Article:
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Ken Griffey Jr. #24
American League member Ken Griffey Jr. #24 of the Seattle Mariners watches after hitting the ball during the All-Star Home Run Derby at Coors Field in Denver, Colorado. Brian Bahr/Allsport

Pots & pans: Our style, our panache, everyone wants it

Hall of Famer Ken Griffey Jr.’s backward cap, once frowned upon, is now everywhere

Come Sunday, Ken Griffey Jr. will join Mike Piazza as the newest inductees into baseball’s Hall of Fame in Cooperstown, N.Y. Piazza, a catcher for the Los Angeles Dodgers, the New York Mets and other teams, hit 427 home runs and batted .308, stats that cause some to argue that he was the best hitting catcher in Major League Baseball history.

Griffey, who played mostly for the Seattle Mariners and the Cincinnati Reds, hit 630 home runs and drove in 1,836 runs, both figures among the top 15 in Major League Baseball history. His stellar play in the outfield earned Griffey gold gloves for 10 straight seasons, ending in 1999. Like Mickey Mantle, the New York Yankee great of the 1950s and 1960s, Griffey’s career, which ended in 2010, often sparks speculation about how much greater he might have been had he not been plagued by injuries.

Griffey, nicknamed “The Kid” and the “Natural,” played baseball with an unfettered majesty and joy, as if he were an eagle taking flight for the first time.

Still, in 1994, Buck Showalter, then the manager of the Yankees, criticized Griffey for not taking his sport seriously enough, including wearing his baseball cap backwards. Showalter, who has his Baltimore Orioles in first place this season, has been a kind of t-ball coach for major league players.

In t-ball, baseball coaches teach children, ages 4-8, the basics, including how to run around the bases. Showalter, a three-time American League Manager of the Year, has sought to teach his players how they should make their way in the major leagues: the way he thinks the game should be played, the way he believes players should conduct themselves as big leaguers.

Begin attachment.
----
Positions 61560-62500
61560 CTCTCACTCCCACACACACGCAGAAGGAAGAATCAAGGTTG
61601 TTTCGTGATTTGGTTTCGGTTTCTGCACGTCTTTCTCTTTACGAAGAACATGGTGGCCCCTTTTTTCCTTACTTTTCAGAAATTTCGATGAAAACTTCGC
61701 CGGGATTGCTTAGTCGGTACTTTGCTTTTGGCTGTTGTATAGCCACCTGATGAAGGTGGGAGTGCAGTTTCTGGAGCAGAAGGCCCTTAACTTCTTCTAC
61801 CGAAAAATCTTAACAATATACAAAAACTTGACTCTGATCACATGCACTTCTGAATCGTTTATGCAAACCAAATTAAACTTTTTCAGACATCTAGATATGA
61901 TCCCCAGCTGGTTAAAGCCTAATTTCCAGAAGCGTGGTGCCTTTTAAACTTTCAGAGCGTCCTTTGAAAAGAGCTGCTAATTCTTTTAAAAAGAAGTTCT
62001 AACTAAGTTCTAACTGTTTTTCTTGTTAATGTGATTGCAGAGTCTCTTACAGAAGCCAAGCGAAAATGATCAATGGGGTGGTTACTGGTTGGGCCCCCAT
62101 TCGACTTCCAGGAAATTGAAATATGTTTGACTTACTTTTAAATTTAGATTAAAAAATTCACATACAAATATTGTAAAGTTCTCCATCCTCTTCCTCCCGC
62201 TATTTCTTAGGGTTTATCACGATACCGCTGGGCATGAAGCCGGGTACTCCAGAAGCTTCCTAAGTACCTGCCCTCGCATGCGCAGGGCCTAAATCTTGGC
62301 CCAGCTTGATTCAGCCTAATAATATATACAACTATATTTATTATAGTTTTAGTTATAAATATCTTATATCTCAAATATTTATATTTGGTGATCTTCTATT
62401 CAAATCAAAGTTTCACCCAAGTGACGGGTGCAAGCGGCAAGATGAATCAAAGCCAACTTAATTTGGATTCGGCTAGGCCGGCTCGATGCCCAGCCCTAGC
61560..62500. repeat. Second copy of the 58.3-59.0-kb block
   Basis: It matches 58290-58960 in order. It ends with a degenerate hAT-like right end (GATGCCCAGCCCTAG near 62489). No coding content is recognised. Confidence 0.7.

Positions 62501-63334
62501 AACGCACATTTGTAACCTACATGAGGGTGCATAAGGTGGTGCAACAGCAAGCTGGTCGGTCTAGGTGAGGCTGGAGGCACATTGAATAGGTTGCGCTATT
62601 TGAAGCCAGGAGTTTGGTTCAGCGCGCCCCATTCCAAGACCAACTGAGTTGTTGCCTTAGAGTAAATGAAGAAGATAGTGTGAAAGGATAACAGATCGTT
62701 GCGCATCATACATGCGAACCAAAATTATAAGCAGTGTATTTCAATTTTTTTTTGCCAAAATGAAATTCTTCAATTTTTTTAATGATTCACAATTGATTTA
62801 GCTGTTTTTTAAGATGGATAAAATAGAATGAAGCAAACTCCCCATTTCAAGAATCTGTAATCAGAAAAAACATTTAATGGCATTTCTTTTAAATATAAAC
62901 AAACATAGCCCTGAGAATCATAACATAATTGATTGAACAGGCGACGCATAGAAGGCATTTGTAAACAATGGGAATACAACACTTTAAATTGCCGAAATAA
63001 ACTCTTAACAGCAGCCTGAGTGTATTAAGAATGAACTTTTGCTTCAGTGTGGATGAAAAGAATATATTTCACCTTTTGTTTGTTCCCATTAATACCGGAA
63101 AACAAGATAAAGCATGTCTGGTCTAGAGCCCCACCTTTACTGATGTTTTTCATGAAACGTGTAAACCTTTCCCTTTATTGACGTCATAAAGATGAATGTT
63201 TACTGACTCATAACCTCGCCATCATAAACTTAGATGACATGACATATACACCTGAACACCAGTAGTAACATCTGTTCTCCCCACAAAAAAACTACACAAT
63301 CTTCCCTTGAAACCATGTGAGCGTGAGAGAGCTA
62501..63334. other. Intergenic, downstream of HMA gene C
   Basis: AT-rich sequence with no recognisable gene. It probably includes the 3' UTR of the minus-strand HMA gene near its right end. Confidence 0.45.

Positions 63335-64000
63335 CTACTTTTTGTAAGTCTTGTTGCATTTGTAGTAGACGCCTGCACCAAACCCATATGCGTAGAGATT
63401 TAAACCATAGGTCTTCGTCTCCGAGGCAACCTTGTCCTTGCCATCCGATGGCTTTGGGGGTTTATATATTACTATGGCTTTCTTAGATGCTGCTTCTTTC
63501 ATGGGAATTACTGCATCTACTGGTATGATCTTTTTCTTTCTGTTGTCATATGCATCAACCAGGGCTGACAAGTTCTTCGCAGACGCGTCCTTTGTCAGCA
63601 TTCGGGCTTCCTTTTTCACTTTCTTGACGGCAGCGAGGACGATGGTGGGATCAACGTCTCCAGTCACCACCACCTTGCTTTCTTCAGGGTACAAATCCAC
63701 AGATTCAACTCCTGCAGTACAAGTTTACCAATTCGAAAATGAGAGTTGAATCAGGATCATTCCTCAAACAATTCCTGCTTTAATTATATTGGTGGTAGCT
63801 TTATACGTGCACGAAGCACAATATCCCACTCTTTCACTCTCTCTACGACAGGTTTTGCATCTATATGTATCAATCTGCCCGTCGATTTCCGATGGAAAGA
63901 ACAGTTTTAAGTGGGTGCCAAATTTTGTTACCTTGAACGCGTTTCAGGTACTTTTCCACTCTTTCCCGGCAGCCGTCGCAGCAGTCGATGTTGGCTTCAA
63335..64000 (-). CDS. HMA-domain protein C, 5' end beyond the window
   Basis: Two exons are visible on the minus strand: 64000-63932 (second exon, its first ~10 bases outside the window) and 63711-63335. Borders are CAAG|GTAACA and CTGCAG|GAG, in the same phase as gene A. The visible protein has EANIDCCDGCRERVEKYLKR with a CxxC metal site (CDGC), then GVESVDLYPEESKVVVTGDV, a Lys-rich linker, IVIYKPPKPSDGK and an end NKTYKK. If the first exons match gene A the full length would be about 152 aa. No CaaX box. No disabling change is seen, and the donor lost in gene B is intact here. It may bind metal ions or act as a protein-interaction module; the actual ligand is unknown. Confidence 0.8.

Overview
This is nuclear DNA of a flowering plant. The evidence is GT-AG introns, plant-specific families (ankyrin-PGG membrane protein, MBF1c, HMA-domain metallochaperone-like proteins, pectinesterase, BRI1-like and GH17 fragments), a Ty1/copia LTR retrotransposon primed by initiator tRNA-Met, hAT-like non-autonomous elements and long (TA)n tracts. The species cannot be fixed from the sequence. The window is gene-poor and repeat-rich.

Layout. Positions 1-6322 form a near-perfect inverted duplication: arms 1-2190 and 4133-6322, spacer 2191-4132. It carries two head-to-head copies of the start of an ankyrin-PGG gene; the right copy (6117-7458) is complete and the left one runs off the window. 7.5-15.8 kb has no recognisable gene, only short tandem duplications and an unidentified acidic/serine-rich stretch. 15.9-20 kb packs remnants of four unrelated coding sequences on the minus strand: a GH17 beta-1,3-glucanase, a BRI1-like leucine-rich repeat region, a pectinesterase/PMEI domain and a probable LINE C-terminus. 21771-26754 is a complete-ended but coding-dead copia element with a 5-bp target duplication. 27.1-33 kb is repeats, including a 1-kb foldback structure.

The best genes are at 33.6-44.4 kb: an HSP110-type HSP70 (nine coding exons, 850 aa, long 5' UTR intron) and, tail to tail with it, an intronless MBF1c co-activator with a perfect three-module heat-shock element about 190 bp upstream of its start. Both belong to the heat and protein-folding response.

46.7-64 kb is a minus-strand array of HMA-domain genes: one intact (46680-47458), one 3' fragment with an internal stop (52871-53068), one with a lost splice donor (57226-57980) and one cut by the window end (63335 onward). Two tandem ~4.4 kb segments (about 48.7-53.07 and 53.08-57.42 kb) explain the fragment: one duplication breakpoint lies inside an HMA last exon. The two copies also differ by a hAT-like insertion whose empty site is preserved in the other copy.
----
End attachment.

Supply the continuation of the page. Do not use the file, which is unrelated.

For decades, athletes of color like Muhammad Ali, have had their styles initially questioned and demeaned as being bad for their sports, even bad for society.

Today, those questions, often lobbed across racial, ethnic and generational lines, continue with everything from Carolina Panthers quarterback Cam Newton’s post-touchdown dab, to Jose Bautista’s post-home run bat flip: the panache of his move would make Zorro smile.

Still, as silly as it sometimes seems, those questions are serious. At bottom, they ask to what degree do our games belong to all the people who play them? To what degree can players from minority communities define their games, play freely with their own sense of style and their own standards of appropriate comportment during the games?

And that conversation echoes outside of sports. For example, in 2014 our military lifted its ban on some natural hairstyles that black female troops sought to wear.

At the same time, we also have the enduring phenomenon of minority communities introducing or popularizing things that are initially denounced as crass, vulgar and corrupting, only to have those things go “mainstream” when white people embrace them or at least seek to make money from them. Musically, for instance, examples range from ragtime to hip-hop.

After all, what would the “bro culture” be without its young white men sporting their baseball caps turned backwards?

Haven’t white female celebrities, including Miley Cyrus, Rita Ora and Kylie Jenner, been spotted wearing the kind of hair styles that our armed services used to prohibit on black women? Hasn’t Hillary Clinton, the presumptive Democratic nominee for president, found occasion to dab?

But unlike Cam Newton, the NFL’s reigning MVP, Clinton hasn’t scored a touchdown.

A graduate of Hampton University, Jeff Rivers worked for Ebony, HBO and three daily newspapers, winning multiple awards for his columns. Jeff and his wife live in New Jersey and have two children, a son Marc and a daughter Lauren.